MADRID (Reuters) - Spain’s northeastern region of Catalonia, hit last week by two Islamist militant attacks which killed 15 people, is to deploy more police, install bollards in Barcelona and step up security around stations and tourist landmarks.
The aim is to strike a balance between security and not overloading residents with restrictions.
“We’re looking at introducing (street) obstacles that could be mobile,” Joaquin Forn, who is in charge of home affairs in Catalonia, told a news conference on Wednesday.
A van ploughed into crowds of holidaymakers and local residents on Barcelona’s crowded Las Ramblas boulevard last Thursday, killing 13 people. Two others were killed during the driver’s getaway and in a separate attack in Cambrils.
The Barcelona rampage reignited a row over how cities can better prevent such attacks. Militants have used trucks and cars as weapons to kill nearly 130 people in France, Germany, Britain, Sweden and Spain over the past 13 months.
Catalan authorities may also erect some permanent barriers and turn some streets into pedestrian-only thoroughfares, Forn said.
The regional capital, which receives around 30 million visitors a year, is home to several landmarks designed by architect Antoni Gaudi, including the towering Sagrada Familia. Forn added that some 10 percent more police would be deployed.
Islamic State, which claimed responsibility for the attacks in Catalonia, issued a video via one of its official channels on Wednesday showing two of its fighters making threats in Spanish against Spain, interspersed with images of the aftermath of the Barcelona attack.
One fighter pledged to avenge Muslim blood spilled by the Spanish Inquisition, established in 1478, and what he said was the killing Spain was currently engaged in against Islamic State.
This was an apparent reference to Iraq, where Spain has several hundred soldiers training local forces in the fight against Islamic State.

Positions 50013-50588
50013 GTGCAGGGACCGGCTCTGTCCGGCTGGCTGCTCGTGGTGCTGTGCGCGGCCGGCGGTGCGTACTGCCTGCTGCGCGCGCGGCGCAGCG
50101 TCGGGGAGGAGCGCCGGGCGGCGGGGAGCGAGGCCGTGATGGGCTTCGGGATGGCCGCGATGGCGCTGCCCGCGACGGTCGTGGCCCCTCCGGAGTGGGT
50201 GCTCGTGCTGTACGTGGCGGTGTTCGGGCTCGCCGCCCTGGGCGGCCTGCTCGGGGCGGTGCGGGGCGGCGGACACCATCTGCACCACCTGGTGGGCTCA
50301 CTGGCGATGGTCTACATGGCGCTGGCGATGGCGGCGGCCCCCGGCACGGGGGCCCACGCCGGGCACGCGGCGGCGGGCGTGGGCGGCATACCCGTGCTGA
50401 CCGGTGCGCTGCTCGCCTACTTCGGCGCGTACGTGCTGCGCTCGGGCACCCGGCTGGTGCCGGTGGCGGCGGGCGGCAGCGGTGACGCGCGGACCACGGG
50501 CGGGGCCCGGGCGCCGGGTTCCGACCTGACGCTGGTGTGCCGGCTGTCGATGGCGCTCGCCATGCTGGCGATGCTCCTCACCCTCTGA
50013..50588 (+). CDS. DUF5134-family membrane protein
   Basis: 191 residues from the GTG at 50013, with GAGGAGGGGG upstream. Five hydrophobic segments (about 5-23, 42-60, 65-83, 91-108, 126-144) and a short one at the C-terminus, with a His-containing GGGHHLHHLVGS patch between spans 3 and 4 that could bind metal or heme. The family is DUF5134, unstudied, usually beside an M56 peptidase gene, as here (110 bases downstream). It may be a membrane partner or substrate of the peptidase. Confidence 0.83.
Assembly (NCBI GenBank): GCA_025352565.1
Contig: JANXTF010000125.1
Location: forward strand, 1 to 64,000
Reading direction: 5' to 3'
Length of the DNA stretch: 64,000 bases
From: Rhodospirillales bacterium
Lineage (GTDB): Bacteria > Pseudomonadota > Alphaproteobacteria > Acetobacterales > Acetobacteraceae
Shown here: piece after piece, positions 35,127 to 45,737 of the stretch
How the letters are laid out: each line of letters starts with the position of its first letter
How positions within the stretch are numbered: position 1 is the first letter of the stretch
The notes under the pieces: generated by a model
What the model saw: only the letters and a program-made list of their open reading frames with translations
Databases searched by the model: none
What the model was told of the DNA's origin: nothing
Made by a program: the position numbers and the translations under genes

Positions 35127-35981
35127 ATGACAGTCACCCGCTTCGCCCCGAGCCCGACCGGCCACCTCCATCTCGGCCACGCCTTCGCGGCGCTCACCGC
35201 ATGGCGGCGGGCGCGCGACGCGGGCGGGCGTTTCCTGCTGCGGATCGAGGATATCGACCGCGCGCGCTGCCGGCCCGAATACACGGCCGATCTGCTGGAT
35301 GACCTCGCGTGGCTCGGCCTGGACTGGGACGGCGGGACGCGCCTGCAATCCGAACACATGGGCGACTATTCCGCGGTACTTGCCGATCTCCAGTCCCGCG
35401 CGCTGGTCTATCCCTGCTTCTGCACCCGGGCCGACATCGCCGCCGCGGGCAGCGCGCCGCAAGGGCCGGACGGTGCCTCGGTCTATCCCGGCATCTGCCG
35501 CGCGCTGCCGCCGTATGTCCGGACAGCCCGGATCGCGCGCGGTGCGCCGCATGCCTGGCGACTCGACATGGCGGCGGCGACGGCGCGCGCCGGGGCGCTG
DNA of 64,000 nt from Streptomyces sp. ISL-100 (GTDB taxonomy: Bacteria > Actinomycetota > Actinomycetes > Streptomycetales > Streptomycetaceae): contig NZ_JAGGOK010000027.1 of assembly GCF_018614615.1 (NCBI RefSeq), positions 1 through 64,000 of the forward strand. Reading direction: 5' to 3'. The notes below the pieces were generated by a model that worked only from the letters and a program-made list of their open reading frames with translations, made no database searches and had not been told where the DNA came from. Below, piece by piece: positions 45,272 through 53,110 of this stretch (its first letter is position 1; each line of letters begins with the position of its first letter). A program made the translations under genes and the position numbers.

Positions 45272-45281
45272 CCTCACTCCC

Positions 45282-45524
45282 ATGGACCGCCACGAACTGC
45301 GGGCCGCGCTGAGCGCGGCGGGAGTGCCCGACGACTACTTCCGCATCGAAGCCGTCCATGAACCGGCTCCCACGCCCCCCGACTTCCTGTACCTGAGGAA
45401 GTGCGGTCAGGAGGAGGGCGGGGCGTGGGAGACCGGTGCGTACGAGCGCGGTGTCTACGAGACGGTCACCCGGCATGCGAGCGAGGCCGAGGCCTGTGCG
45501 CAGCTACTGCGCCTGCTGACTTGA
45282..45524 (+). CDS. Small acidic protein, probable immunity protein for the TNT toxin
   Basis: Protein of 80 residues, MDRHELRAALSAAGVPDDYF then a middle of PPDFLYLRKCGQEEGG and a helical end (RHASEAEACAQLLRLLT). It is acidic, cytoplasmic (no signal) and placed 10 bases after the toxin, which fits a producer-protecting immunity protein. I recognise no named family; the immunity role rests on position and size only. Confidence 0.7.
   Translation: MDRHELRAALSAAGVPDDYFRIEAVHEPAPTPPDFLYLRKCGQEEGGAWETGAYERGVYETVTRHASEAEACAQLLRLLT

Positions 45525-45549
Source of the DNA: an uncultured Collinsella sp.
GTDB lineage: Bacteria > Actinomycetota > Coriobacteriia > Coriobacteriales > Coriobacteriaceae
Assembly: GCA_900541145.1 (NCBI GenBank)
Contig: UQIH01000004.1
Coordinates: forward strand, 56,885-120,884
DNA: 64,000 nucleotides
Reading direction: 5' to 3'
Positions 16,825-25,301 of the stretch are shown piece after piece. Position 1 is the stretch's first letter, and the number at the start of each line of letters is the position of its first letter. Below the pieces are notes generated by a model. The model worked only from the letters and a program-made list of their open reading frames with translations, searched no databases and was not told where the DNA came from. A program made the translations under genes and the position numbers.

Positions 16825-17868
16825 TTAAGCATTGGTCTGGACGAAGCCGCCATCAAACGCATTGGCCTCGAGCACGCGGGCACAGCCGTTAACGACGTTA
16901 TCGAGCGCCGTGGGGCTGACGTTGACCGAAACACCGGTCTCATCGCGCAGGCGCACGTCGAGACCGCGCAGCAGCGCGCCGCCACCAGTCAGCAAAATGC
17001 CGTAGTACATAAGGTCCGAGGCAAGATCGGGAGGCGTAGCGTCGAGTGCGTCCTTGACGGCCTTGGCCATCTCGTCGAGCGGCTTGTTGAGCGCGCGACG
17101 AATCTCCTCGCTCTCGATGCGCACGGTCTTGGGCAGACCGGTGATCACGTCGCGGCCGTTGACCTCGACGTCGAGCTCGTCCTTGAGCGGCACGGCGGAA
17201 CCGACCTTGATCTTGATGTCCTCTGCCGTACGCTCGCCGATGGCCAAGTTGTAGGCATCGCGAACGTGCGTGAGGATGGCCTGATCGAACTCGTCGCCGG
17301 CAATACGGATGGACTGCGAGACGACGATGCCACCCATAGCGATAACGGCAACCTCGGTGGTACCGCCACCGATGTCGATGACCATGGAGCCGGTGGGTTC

Investigators are still looking into whether the suspects behind last week’s attacks had links to France or Belgium and are examining their movements over recent weeks as they look for connections to possible cells elsewhere in Europe.
The car used in the attack in Cambrils, south of Barcelona, was caught on camera speeding in the Paris region days earlier.
“We are still trying to establish why they were in the Paris area,” French Interior Minister Gerard Collomb told reporters at a joint news conference in Paris with his Spanish counterpart on Wednesday.
Spanish Interior Minister Juan Ignacio Zoido said France and Spain would continue to reinforce border checks and step up information exchanges, including of passenger information in real time.
One of the suspects has said the leader of the militant group was an imam, Abdelbaki Es Satty, who died a day before the Barcelona attack when a house the group was using to build bombs blew up.
Court officials in Spain’s Valencia region said on Wednesday that Spain had issued an expulsion order against Es Satty after he served a four-year jail term for drug-trafficking but that this was annulled by a court in 2015 after Es Satty appealed.
The judge at the time overturned the expulsion order partly because Es Satty had employment roots in Spain which he said “shows his efforts to integrate in Spanish society.”
A dozen Islamist militants suspected of involvement in the plot were either killed or arrested. A judge on Tuesday ordered two suspects jailed, one remained in police custody pending further investigation and a fourth was freed with conditions.
Reporting by Inmaculada Sanz, Emma Pinedo, Tomas Cobos, Jesus Aguado and Adrian Croft, Additional reporting by Sudip Kar-Gupta in Paris, Writing by Sarah White; Editing by Jeremy Gaunt